Three Objects Your Cat Should Never Play With

Most cats have a playful side, especially when it comes to pawing around and batting at small objects. This is usually of no concern, and the play is good exercise and mental stimulation for your cat. The trouble occurs when the toy they choose poses a hazard. The following are some common items you should keep away from your cat, along with what to do if your cat does get hold of one of these objects.

Object #1: Strings

Anything string-like falls under this category, including items like tinsel and rubber bands. Cats like to tug and paw around stringy items, but they usually then resort to chewing on them after a few minutes. This is when the trouble can start. If your cat swallows a string or rubber band the wrong way, it can become looped beneath their tongue and cause them to choke. Another concern is that the string can become tangled around their intestines, causing a blockage. Watch for the following if your cat has swallowed a string-like object:

  • Check beneath their tongue to make sure there is no loop. If there is, get them straight to a vet.

  • Monitor their health over the next couple of days for signs of stomach distress, including vomiting, swollen stomach, loss of appetite, and difficulty or failure to eliminate. A vet visit is needed if you notice these symptoms.

  • Inspect the contents of the litter until the string shows up, which should be within a day or two.

  • Do not pull on a string if you see one hanging from your cat's mouth or anus, as this could cause internal injury. Instead, bring your cat into the vet.

Object #2: Plastic Bags

Plastic bags are another item that tempts some cats, whether it is cellophane off a package, candy wrappers, or a grocery bag. These bags and wrappers are dangerous, though. Cats tend to shred and chew, which means small pieces of a plastic bag can get lodged in the throat and obstruct breathing or swallowing. Smaller pieces of plastic can collect in the stomach and lead to a blockage. Call a vet immediately if you suspect that your cat has swallowed any plastic, even if they aren't showing immediate signs of distress.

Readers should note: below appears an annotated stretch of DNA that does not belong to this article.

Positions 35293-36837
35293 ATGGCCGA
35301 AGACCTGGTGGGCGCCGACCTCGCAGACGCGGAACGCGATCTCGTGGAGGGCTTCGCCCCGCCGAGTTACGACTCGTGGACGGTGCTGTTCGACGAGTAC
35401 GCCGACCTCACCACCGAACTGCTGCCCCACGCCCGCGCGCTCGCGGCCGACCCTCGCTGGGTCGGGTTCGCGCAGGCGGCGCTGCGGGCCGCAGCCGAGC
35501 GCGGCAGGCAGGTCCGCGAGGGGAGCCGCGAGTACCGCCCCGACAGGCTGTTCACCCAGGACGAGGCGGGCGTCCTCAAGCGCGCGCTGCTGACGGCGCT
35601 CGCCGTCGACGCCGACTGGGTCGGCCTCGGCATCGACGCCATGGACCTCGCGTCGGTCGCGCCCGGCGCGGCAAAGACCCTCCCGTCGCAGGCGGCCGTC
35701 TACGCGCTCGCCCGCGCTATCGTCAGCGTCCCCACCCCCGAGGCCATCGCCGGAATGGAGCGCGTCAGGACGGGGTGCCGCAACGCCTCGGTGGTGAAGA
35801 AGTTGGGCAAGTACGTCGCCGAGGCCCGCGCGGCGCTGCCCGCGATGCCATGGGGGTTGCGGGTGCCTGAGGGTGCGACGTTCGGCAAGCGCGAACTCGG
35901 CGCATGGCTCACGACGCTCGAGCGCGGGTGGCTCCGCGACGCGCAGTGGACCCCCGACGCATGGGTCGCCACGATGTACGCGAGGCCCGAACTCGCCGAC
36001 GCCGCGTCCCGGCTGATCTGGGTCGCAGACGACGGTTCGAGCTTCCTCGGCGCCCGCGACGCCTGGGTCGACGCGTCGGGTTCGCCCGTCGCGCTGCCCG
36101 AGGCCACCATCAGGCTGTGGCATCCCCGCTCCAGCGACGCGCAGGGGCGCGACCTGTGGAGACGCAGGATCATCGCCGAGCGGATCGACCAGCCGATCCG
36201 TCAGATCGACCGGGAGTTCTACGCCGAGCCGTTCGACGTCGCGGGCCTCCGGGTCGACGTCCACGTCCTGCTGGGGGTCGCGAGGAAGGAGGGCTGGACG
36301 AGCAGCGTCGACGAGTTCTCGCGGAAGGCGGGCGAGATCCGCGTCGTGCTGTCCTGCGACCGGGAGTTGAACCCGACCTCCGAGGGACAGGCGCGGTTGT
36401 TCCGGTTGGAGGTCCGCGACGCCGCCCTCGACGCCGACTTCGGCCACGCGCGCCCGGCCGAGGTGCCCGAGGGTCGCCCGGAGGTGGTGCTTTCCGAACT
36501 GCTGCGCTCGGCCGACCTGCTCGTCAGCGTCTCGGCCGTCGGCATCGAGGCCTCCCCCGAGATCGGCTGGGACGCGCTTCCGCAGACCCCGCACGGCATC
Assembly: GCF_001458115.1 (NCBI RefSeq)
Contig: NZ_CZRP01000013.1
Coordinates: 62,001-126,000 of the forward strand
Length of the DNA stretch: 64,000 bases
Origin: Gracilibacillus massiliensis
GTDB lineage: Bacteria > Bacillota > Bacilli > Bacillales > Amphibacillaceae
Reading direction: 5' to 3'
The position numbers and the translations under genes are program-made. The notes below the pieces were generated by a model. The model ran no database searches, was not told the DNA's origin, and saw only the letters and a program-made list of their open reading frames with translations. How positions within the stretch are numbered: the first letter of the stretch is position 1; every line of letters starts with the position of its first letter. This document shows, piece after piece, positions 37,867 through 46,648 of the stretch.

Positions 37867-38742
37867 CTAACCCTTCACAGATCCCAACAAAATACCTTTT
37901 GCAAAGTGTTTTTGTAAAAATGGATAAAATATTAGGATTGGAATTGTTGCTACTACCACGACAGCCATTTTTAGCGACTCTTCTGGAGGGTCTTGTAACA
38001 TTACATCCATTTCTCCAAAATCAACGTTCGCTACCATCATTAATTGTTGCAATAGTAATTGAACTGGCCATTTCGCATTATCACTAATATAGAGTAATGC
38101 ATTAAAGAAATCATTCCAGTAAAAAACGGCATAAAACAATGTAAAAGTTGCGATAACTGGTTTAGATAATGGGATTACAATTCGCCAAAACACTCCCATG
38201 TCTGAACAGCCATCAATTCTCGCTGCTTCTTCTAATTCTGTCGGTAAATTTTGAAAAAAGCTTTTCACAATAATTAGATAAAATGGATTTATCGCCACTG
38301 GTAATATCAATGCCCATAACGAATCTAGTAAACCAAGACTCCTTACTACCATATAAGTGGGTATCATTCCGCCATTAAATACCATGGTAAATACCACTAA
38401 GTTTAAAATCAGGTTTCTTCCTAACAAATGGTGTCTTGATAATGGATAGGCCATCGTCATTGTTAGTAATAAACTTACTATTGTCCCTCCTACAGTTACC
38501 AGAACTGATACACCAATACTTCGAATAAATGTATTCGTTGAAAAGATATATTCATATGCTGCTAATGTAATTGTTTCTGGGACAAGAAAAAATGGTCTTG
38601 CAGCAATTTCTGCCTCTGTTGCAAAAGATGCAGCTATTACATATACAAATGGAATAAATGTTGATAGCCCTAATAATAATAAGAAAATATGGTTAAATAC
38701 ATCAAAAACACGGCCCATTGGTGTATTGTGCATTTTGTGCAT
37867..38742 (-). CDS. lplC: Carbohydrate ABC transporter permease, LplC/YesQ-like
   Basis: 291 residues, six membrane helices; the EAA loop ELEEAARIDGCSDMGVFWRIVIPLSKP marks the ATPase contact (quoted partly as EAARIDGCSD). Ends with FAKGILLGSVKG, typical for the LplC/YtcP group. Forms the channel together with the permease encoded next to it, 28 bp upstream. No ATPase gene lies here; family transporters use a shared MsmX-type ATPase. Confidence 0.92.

Object #3: Sharp Items

These are typically items that aren't meant to be within your cat's reach – thumb tacks, nails, paper clips, and sewing pins and needles. If one makes its way onto the floor, chances are your cat is going to find it and begin batting it around. The hazards are relatively obvious – they can pierce paws or the inside of the mouth. If swallowed, perforations of the intestinal tract can occur, which will cause harmful bacteria to leak out and can lead to sepsis or death. If you suspect your cat has swallowed any type of sharp object, take them to a 24 hour vet emergency clinic immediately.